Friday, May 29, 2015

Google And Apple Competition Growing With Digital Pay

In the smartphone race, functionality and useability continue to drive innovation and value.  The main two competitors, Apple and Google are leading the charge, each trying to out duel the other.  And while Android devices outnumber iPhones, Apple remains a closed architecture while Android is open, used by multiple mobile phone manufacturers.

The latest announcement is that Google has finally created a mobile pay application to rival Apple Pay.  According to Wired, "The service—which will be available on future Android phones as well as from the Google Play app store—operates much like Apple Pay. It stores your credit card details on your phone, and both in shops and online, you can pay for goods and services by touching the phone’s built-in fingerprint reader."  And it is the next iteration of Google Wallet.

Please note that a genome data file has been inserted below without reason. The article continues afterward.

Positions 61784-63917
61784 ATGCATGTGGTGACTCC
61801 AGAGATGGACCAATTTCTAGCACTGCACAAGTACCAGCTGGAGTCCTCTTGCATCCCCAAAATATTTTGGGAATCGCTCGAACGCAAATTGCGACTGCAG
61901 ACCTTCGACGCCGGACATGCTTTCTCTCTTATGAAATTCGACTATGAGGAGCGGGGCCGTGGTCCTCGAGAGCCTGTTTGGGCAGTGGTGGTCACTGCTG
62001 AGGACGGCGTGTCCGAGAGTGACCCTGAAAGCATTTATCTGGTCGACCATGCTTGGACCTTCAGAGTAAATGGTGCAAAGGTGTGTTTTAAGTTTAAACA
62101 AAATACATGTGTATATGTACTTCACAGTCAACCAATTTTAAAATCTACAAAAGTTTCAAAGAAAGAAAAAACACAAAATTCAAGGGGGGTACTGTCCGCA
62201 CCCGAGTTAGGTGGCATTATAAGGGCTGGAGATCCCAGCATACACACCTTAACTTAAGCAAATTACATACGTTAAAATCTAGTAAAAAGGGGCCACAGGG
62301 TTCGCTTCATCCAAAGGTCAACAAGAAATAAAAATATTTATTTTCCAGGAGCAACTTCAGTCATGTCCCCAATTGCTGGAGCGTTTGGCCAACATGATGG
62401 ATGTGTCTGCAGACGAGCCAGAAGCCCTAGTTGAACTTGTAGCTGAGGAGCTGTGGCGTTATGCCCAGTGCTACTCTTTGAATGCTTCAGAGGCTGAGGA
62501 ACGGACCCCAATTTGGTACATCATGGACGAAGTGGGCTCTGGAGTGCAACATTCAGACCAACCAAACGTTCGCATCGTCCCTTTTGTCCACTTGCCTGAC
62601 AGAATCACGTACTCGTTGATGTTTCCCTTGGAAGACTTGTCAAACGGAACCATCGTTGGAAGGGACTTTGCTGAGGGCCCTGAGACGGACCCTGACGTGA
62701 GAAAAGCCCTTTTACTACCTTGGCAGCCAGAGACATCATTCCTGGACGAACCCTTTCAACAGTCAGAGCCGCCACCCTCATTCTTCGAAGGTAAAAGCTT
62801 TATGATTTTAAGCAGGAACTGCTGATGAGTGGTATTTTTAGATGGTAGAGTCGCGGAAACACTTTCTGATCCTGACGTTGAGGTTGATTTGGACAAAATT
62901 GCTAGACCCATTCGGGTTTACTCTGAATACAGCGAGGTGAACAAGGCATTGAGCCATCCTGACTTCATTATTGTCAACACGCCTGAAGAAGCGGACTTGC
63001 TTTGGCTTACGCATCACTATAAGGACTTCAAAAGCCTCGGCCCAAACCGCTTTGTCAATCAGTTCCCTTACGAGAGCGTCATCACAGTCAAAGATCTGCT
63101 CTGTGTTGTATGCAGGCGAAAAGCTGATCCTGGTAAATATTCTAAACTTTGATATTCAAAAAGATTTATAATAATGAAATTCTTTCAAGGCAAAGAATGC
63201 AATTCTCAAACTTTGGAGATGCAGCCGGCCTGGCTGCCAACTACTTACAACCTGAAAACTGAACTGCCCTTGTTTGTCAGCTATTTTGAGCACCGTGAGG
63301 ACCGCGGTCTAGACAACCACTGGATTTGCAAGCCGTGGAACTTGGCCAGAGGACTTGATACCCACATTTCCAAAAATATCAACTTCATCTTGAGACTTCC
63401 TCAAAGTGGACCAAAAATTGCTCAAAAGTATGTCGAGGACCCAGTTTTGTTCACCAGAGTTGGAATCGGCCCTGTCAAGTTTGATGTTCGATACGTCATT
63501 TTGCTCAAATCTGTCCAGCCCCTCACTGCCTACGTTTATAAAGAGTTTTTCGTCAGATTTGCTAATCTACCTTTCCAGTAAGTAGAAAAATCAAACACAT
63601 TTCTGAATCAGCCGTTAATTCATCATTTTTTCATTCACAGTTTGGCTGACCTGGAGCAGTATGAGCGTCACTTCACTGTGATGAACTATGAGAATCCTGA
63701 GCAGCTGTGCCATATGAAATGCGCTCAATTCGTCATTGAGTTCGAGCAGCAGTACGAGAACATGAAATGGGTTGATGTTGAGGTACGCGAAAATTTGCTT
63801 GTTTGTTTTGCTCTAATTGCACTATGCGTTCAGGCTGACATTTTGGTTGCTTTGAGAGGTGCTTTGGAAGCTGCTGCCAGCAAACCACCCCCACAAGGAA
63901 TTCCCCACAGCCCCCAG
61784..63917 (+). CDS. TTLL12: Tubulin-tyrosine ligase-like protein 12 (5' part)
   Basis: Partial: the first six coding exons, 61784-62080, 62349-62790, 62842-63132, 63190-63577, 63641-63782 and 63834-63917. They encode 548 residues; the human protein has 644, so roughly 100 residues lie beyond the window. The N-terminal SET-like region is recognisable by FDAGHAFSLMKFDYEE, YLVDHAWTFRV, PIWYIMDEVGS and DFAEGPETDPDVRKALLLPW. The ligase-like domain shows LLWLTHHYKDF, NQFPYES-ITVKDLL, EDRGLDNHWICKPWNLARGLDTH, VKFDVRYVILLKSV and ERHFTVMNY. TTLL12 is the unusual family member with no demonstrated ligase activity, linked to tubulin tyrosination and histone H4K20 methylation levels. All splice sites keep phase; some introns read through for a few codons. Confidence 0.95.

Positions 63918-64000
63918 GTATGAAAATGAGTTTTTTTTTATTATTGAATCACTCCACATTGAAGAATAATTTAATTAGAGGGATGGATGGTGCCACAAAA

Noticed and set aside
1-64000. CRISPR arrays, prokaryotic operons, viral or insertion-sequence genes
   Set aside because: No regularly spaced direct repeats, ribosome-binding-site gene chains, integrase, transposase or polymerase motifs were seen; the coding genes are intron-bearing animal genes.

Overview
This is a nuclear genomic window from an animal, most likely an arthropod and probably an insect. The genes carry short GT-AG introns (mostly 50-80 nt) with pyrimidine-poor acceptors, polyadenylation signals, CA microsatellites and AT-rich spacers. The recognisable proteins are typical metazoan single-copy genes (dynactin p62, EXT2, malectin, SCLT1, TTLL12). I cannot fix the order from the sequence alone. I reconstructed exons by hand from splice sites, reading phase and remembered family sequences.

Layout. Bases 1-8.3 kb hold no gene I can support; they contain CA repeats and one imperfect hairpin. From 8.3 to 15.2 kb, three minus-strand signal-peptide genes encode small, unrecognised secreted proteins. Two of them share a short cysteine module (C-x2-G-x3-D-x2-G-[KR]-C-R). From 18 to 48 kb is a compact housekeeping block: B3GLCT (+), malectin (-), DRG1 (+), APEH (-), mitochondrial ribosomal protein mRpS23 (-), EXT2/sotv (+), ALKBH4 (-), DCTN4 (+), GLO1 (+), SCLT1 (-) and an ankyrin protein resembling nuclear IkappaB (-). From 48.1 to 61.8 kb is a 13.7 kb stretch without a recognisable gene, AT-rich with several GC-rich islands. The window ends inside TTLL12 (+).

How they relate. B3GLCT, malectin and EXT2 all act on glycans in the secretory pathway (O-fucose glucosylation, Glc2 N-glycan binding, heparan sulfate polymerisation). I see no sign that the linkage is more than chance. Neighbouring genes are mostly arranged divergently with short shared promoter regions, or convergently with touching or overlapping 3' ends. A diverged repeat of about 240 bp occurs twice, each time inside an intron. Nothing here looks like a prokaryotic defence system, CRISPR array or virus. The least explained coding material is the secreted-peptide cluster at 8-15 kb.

Whether the introduction of Apple Pay caused consumers to switch devices or whether Android Pay will have a similar effect remains to be seen.  Still the challenge for Google is that, unlike Apple, it has to be integrated across multiple competing devices that all run under the Android operating system.  Within the Android world, Samsung also has its own version of a digital wallet called Samsung Pay.  What confusion that brings to the marketplace remains to be seen.

Clearly, the use of a digital wallet simplifies the purchase process.  For those that use it or perhaps apps like Starbucks to pay for goods and services, it becomes an easier convenience than pulling at a wallet.  And as consumer use grows, so to will the number of retailers that will enable it at their locations. 

Apple and Google are clearly pushing each other to become the predominant smartphone brand.  With each innovation comes new model phones, new revenue opportunities, and new partnerships.  And this competition seems ready to intensify. 

Tuesday, May 26, 2015

A Cable Oligopoly Is Forming